The Danekil desert lies in the north east corner of the Afar region of Ethiopia on the border or Eritrea. It is an area of volcanos and stark beauty with unique archeological, geological and geographical interest. There is little rainfall here and the Awash river pours into the sandy expanse ending in a string of salt lakes. It lies on the junction of three tectonic plates and was formed when Asia and Africa moved away from each other. The Danekil depression is 100 m below sea level and is claimed to be the hottest place on earth with temperatures regularly reaching over 50C. No problems for Zululanders then, just another day in paradise! It is also claimed to be the site of the origin of hominids with the discovery in 1974 of the fossil remains of Lucy. She must have died of heat stroke!
We leave Addis and travel down the new express way , a toll road with new tar and a decent speed limit for once. Here, unique to all Ethiopia , anyone allowing animals to stray by the road will have them confiscated which is a strange reversal to elsewhere where drivers are fined for any livestock loss. Still it means we make good time for the first part of our journey which is a relief as this will be a long long day to our destination, a two day journey must be telescoped into one because of the delays in Addis. As the sun sets with glorious red and orange hues we are still bowling along. The landscape is now very bleak with little signs of habitation. 2 hours after sunset we wearily pull into a truck stop. At least that's what it looks like. It is however what passes for a hotel in this place. A field lined with parked trucks, we are after all on the main route to Eritrea. In the middle of the field is a long line of beds in a row, perhaps 50, with blue mosquito nets over each bed and a pillow and blanket.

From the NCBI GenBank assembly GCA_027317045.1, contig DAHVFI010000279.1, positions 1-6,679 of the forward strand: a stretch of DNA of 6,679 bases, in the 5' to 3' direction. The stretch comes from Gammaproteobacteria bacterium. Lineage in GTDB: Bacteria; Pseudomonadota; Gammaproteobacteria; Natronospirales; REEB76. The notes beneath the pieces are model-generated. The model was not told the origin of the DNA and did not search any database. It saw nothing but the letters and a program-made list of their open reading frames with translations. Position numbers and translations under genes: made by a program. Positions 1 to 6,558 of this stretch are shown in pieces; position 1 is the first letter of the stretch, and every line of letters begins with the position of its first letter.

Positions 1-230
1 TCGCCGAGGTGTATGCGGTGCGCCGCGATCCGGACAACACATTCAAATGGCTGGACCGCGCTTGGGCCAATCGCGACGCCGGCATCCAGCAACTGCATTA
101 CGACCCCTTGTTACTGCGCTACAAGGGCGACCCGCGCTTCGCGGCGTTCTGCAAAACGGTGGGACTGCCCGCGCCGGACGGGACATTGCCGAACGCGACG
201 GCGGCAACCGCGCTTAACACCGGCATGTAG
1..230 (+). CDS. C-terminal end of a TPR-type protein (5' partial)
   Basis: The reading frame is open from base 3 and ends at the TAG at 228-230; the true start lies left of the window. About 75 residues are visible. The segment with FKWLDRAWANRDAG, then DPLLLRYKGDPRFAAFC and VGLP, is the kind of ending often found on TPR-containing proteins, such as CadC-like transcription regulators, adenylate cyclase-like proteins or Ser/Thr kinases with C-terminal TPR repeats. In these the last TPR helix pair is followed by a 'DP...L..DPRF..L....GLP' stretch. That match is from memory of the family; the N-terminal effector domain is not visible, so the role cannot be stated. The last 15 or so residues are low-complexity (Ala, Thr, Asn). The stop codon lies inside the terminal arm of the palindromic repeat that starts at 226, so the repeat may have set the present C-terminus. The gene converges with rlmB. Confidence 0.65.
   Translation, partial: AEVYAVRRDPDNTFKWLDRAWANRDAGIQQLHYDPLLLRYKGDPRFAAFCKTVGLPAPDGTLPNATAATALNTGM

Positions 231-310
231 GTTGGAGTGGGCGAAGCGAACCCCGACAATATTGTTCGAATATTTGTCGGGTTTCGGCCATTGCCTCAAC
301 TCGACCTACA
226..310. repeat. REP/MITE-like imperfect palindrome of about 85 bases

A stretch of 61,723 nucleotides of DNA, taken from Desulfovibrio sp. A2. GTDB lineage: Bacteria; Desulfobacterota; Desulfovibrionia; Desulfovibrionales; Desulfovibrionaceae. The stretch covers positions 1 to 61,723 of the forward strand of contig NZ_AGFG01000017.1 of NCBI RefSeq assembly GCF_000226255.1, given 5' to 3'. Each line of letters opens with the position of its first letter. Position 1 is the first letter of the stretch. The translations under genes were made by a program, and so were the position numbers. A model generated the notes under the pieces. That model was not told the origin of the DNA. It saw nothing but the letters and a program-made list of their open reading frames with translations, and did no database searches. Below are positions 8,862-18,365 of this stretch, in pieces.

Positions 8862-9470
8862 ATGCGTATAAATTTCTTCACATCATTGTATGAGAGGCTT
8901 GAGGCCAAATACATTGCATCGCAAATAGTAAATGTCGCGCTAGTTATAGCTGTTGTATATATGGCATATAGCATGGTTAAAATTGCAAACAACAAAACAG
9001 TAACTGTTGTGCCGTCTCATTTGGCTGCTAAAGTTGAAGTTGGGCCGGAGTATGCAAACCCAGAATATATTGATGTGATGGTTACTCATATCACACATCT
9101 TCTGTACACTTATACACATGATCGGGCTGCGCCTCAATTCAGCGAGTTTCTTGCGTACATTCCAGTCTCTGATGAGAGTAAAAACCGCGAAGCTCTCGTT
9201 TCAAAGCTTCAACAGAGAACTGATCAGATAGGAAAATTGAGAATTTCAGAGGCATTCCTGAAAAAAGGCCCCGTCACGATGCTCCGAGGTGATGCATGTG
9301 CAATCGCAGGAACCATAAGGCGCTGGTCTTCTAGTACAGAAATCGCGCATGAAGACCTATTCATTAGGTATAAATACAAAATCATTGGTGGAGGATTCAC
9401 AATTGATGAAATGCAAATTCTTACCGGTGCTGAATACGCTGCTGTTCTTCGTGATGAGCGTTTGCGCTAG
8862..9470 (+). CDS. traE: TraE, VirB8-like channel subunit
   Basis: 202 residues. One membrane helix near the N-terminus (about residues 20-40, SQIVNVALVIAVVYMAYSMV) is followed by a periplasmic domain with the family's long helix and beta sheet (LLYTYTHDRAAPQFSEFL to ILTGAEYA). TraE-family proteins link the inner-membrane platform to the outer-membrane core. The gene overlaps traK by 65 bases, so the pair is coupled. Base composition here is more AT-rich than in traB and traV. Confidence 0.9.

Many are already occupied. We head for the office and secure 7 beds at the end of the row and join the weary truck drivers. The sheets are a bit dubious and the mosquito nets have holes big enough to fit your head through but we were tired and lying in a field looking at the stars while being serenaded by the snoring, giggling cacophony of strangers, dogs and working girls was priceless. I slept like a bomb, the others not so much! The ablutions were long drops serviced by a little old man who threw a bucket of water in after you. You needed to move smartish to avoid an unscheduled shower. He took a shine to me and opened up a little shower cubicle for me to use at the other side of the camp. What a sweety or maybe I looked very dirty indeed!